H.G. Wells, a famous socialist English author, interviewed Stalin in the wake of the Great Depression and following New Deal Era. These were extremely trying times for the working class of the United States. Capitalism was floundering and the free market was accountable for such a fall. In order to prevent the ultimate collapse of the market system, many government regulations were being implemented. Much like today, these regulation policies were being dubbed socialist. Wells brought up the developments in the United States and incorrectly stated that the American capitalists were striving to become socialist. Stalin responded by saying:

" The aim which the Americans are pursuing, arose out of the economic troubles, out of the economic crisis. The Americans want to rid themselves of the crisis on the basis of private capitalist activity, without changing the economic basis. They are trying to reduce to a minimum the ruin, the losses caused by the existing economic system. Here, however, as you know, in place of the old, destroyed economic basis, an entirely different, a new economic basis has been created. Even if the Americans you mention partly achieve their aim, i.e., reduce these losses to a minimum, they will not destroy the roots of the anarchy which is inherent in the existing capitalist system. They are preserving the economic system which must inevitably lead, and cannot but lead, to anarchy in production. Thus, at best, it will be a matter, not of the reorganisation of society, not of abolishing the old social system which gives rise to anarchy and crises, but of restricting certain of its excesses. Subjectively, perhaps, these Americans think they are reorganising society; objectively, however, they are preserving the present basis of society. " (Marxism Versus Liberalism, J.V. Stalin, 1934).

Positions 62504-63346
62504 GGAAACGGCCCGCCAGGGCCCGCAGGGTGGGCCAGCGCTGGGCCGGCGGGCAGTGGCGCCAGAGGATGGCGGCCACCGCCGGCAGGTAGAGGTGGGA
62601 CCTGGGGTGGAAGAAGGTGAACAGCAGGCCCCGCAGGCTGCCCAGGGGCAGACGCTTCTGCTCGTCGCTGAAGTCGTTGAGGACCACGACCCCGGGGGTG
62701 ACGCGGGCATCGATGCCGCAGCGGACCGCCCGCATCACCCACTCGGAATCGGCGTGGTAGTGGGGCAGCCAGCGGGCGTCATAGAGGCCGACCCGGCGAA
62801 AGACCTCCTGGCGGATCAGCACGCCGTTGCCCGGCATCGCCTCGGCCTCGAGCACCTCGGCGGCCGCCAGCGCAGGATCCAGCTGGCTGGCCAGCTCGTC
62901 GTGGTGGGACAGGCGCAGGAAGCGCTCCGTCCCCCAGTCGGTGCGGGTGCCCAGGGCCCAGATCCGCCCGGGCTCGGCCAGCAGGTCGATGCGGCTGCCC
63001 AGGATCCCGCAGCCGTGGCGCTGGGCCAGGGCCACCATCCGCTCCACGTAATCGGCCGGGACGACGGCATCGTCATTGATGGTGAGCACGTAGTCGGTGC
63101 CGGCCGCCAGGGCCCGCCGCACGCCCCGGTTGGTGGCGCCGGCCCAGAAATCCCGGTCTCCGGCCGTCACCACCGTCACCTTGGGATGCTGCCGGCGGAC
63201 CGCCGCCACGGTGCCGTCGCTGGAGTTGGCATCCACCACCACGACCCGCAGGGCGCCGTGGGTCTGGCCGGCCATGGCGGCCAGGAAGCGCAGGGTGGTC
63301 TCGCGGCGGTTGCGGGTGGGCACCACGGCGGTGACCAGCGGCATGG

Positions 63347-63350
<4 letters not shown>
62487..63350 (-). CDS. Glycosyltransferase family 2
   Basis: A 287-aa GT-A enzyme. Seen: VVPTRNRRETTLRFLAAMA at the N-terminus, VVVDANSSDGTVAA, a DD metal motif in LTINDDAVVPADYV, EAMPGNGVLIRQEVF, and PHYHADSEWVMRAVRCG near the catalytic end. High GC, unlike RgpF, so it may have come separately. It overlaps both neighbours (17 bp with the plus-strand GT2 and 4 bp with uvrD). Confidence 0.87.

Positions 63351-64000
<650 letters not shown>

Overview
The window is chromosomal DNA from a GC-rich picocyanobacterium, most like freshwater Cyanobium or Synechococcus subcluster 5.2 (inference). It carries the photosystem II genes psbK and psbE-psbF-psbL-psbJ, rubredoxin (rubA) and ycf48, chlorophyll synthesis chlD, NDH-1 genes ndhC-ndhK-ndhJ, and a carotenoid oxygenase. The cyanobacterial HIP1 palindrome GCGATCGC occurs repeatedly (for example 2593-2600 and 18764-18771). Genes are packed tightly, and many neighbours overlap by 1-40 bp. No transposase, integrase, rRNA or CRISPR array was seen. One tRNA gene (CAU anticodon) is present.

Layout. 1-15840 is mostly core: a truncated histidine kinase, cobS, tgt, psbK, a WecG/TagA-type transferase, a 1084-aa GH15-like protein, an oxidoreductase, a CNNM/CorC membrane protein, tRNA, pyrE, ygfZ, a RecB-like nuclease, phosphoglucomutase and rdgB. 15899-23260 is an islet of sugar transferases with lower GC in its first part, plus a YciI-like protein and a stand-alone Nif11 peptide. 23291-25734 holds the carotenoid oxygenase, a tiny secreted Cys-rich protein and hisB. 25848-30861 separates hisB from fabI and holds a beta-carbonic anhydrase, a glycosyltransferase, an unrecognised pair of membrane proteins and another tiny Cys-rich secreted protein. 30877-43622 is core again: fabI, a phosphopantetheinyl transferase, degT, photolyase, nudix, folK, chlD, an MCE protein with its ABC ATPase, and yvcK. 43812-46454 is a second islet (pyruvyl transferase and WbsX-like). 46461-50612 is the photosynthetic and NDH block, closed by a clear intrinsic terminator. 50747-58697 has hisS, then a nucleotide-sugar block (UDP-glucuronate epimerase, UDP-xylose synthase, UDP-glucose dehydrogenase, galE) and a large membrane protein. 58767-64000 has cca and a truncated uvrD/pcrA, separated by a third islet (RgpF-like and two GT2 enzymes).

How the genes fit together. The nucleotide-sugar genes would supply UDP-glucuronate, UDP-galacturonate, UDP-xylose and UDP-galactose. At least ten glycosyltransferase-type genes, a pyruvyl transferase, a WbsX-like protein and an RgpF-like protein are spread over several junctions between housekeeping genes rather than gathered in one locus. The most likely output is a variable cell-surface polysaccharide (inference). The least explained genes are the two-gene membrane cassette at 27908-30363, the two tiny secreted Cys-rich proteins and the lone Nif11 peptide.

Stalin was very correct in his assessment of government regulation of the market economy.